Among boys in stages 1 and 3, fractures are reported most frequently in the lower limbs.10,52 Subjects in stage 2 are more likely to experience upper limb fractures, presumably in their attempts to prevent a straight leg fall using outstretched arms.10,52 Although concerns have been raised about the risk of falling during this stage of assisted ambulation, published reports indicate that boys are more likely to injure themselves in a fall from a wheelchair than when wearing lower limb orthoses.4,10,52

Even in the early stages of the disease, bone density in the proximal femur is considerably diminished,52 and unsurprisingly, the femur is the most common sight of fracture.4,10,52 This is particularly common during wheelchair transfers, and caution should always be used when these types of transfers are undertaken.54


It has been observed that boys with DMD have lower IQ scores than their peers, with a mean value between 80 and 90.1,34 However, more detailed analyses have revealed that such figures reflect selected deficits in younger boys. Although lower performances in verbal reasoning, verbal processing, and attentional-organizational skills have been observed in younger populations, older children were less likely to present with these shortcomings.55,56 Accordingly, just as interactions with younger boys should allow for such cognitive deficits, interactions with older boys should avoid condescension.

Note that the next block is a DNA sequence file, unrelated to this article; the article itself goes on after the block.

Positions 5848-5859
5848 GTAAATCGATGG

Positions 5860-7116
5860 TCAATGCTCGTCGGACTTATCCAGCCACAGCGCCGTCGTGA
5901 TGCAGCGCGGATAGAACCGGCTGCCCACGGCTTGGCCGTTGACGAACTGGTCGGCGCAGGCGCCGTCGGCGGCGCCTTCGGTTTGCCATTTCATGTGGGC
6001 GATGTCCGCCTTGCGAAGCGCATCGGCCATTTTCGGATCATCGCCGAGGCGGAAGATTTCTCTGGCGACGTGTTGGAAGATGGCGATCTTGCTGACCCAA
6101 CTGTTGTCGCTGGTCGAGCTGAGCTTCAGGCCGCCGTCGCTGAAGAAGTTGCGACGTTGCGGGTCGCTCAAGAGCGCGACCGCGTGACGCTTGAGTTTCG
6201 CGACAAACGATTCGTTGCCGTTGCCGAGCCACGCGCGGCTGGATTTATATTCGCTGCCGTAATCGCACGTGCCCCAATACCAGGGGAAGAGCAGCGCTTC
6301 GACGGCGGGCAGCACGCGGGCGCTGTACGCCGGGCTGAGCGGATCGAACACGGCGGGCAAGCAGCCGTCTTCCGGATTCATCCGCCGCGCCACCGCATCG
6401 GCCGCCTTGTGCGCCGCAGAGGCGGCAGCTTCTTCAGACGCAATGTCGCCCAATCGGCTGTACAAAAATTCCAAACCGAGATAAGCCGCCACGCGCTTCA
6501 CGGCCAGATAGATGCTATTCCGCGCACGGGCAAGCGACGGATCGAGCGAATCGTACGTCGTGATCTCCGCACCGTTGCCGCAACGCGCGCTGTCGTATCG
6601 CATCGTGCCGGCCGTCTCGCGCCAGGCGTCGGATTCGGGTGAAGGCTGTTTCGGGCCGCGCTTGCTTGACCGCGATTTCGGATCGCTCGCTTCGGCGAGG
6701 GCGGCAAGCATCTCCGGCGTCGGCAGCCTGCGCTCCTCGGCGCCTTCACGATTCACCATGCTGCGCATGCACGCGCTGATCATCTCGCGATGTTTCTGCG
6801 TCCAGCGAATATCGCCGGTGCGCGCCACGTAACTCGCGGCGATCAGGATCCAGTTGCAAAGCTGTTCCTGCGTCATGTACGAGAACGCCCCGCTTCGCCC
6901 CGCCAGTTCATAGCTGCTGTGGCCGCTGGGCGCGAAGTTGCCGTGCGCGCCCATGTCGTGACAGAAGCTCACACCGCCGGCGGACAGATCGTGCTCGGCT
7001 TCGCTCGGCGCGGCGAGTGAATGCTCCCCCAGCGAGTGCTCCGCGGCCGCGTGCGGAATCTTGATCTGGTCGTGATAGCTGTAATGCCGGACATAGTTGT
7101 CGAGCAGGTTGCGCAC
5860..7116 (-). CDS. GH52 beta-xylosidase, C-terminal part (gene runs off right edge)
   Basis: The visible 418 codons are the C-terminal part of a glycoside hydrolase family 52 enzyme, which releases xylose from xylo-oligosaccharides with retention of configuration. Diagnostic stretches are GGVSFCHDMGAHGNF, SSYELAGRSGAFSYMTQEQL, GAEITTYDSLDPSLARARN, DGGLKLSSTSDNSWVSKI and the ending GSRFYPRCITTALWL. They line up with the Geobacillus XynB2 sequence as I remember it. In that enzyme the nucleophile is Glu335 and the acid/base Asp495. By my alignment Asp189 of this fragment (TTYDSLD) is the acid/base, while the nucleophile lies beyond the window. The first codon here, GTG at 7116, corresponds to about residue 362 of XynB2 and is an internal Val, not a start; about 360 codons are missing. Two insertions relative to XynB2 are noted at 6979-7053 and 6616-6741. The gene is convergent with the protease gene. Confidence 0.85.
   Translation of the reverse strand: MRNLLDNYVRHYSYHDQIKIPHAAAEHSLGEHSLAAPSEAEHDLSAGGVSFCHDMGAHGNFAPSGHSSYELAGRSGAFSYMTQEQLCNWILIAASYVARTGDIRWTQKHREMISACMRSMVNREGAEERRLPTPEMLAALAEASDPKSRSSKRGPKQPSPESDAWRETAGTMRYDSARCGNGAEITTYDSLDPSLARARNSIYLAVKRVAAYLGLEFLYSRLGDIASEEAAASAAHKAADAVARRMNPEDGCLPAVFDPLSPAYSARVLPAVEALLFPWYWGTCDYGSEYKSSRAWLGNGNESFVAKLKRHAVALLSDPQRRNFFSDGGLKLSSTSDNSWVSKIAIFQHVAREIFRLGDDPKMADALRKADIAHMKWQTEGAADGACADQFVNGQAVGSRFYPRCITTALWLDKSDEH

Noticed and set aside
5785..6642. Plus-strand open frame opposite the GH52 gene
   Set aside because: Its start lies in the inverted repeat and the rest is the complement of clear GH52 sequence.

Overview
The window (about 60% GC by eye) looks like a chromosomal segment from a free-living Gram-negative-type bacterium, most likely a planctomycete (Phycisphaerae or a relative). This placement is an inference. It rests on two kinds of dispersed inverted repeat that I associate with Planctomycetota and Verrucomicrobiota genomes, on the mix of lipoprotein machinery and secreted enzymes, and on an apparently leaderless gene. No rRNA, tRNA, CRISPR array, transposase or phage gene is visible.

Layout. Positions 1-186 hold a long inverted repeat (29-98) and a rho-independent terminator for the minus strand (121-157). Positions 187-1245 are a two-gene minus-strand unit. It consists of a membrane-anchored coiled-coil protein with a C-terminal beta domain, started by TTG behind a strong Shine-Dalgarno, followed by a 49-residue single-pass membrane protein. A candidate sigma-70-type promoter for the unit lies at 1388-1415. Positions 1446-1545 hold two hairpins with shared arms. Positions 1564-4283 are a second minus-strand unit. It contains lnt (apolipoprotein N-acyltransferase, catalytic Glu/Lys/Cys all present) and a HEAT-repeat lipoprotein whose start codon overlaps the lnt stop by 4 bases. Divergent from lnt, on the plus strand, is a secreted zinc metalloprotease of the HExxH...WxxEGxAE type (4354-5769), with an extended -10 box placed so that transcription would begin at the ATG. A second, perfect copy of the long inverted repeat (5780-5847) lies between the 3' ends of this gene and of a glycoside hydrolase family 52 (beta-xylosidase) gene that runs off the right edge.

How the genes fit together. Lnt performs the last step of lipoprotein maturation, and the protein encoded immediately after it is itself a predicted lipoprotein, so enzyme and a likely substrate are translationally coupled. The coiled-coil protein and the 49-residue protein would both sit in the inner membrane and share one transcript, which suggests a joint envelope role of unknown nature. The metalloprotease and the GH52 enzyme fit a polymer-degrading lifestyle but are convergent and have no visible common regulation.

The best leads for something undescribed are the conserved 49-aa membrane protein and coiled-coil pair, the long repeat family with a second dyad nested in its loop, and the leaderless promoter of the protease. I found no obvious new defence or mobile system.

The role of orthotic intervention in the treatment of patients with Duchenne muscular dystrophy is controversial. Considerable variation has characterized its use regionally, locally, and temporally. This article represents an attempt to synthesize available literature as it relates to the orthotic care of these young men. During independent ambulation, interventions generally should be confined to nighttime AFOs in an attempt to slow the progression of equinus contractures. For carefully selected patients treated at experienced centers, independent ambulation may be prolonged through surgical contracture releases, KAFOs and aggressive rehabilitation. Such exhaustive attempts to prolong an assisted stage of ambulation appear to be less common. Once ambulation ceases, lower limb interventions, if indicated, should be confined to the foot and ankle complex in an attempt to maintain any surgical corrections and deter the progression of deformities.


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Duchenne muscular dystrophy; lower limb; pediatric